Some thoughts on DC/DC converters, part one
Steve Taranovich - March 6, 2013
EDN will be publishing Chapter 4 of Linear Technology's book "Analog Circuit Design, Volume II". This chapter is an extremely informative tutorial for anyone that will be designing with DC/DC switching converters.
The following is Chapter 4 "Some thoughts on DC/DC converters" by the late Jim Williams and Brian Huffman from Linear Technology's Volume II book entitled, "Analog Circuit Design-- Immersion in the Black Art of analog design" by Bob Dobkin and the late-Jim Williams published by Elsevier/Newnes.
This book is a great companion volume to Volume I with informative application notes and a full complement of reference designs. The chapters are not just every day application notes and reference designs, but give insights to problem-solving, design decision-making the thought process that goes along with a robust, successful design. That's why I love this book. The authors, Bob Dobkin and the late Jim Williams (Along with the research and writings of Carl Nelson and Bob Widlar), have a rich history and depth of experience that they share with the readers. This book is a keeper that needs to be on every designer's bookshelf, right next to Volume I.
I have designed many power management solutions in my career in the past 40 years. I wish that I had such a book like this on my shelf because it would have made my design efforts and decisions so much easier. A chapter such as Chapter 4 is a "golden nugget" of information for all levels of designers that need to develop a power management system.
This chapter will be published on EDN Power Management Design Center in five parts since it encompasses a great deal of information. You will certainly benefit from these ideas and designers will have added insights into selection of the proper architecture and implementation of a robust design in a power management system. Please enjoy part one.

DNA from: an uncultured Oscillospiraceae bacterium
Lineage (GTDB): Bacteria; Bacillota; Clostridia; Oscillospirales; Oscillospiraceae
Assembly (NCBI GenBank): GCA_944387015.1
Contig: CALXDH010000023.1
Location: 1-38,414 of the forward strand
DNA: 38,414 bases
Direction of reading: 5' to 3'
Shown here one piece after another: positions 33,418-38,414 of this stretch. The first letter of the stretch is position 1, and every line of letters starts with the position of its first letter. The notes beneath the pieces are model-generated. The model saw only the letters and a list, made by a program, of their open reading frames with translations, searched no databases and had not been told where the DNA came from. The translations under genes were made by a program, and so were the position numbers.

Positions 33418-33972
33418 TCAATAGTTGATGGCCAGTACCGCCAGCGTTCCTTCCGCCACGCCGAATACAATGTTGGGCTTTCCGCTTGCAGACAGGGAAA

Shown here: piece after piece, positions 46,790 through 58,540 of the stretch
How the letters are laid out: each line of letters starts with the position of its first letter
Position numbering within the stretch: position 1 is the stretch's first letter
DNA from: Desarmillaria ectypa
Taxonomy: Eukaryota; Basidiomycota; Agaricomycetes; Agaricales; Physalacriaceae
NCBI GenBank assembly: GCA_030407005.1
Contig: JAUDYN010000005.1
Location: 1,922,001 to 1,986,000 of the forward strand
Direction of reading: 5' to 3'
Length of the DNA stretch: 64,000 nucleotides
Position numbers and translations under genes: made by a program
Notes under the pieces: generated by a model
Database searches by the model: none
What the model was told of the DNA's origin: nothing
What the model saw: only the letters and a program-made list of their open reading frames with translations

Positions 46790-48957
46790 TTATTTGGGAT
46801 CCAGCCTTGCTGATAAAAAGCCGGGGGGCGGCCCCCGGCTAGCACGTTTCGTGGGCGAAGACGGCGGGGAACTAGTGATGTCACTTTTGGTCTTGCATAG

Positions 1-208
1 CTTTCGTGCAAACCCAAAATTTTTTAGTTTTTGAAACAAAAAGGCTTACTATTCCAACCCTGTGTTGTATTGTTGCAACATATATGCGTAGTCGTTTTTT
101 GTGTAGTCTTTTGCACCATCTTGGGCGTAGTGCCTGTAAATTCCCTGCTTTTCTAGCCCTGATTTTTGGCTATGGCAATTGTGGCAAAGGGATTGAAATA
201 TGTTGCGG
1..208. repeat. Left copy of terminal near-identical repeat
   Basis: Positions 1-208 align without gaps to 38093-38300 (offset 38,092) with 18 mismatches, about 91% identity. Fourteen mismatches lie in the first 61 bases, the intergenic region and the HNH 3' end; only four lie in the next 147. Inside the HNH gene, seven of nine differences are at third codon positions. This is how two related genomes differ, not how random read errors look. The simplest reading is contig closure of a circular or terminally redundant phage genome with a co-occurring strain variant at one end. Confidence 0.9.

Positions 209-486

Many systems require that the primary source of DC power be converted to other voltages. Battery driven circuitry is an obvious candidate. The 6V or 12V cell in a laptop computer must be converted to different potentials needed for memory, disc drives, display and operating logic. In theory, AC line powered systems should not need DC/DC converters because the implied power transformer can be equipped with multiple secondaries. In practice, economics, noise requirements, supply bus distribution problems and other constraints often make DC/DC conversion preferable. A common example is logic dominated, 5V powered systems utilizing ±15V driven analog components.
The range of applications for DC/DC converters is large, with many variations. Interest in converters is commensurately quite high. Increased use of single supply powered systems, stiffening performance requirements and battery operation have increased converter usage.
Historically, efficiency and size have received heavy emphasis. In fact, these parameters can be significant, but often are of secondary importance. A possible reason behind the continued and overwhelming attention to size and efficiency in converters proves surprising. Simply put, these parameters are (within limits) relatively easy to achieve! Size and efficiency advantages have their place, but other system-oriented problems also need treatment.
Low quiescent current, wide ranges of allowable inputs, substantial reductions in wideband output noise and cost effectiveness are important issues. One very important converter class, the 5V to ±15V type, stresses size and efficiency with little emphasis towards parameters such as output noise. This is particularly significant because wideband output noise is a frequently encountered problem with this type of converter. In the best case, the output noise mandates careful board layout and grounding schemes.
In the worst case, the noise precludes analog circuitry from achieving desired performance levels (for further discussion see Appendix A, “The 5V to ±15V Converter — A Special Case”). The 5V to ±15V DC/DC conversion requirement is ubiquitous, and presents a good starting point for a study of DC/DC converters.
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